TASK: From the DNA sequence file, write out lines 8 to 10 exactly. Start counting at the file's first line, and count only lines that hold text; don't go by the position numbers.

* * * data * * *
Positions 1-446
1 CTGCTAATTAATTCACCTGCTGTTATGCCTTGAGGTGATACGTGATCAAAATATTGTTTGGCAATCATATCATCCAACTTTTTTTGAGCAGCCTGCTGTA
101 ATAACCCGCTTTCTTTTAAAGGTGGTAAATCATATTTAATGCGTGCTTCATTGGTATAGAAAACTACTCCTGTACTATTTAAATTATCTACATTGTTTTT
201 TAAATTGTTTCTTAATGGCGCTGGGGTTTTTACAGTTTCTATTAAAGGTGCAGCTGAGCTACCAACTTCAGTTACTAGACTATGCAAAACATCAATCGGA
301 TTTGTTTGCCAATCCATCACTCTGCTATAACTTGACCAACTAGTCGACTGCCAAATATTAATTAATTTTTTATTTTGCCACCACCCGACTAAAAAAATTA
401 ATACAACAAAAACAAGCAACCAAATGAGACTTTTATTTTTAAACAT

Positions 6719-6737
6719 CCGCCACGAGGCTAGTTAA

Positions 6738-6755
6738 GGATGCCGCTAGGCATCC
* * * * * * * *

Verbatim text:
6719 CCGCCACGAGGCTAGTTAA

Positions 6738-6755
6738 GGATGCCGCTAGGCATCC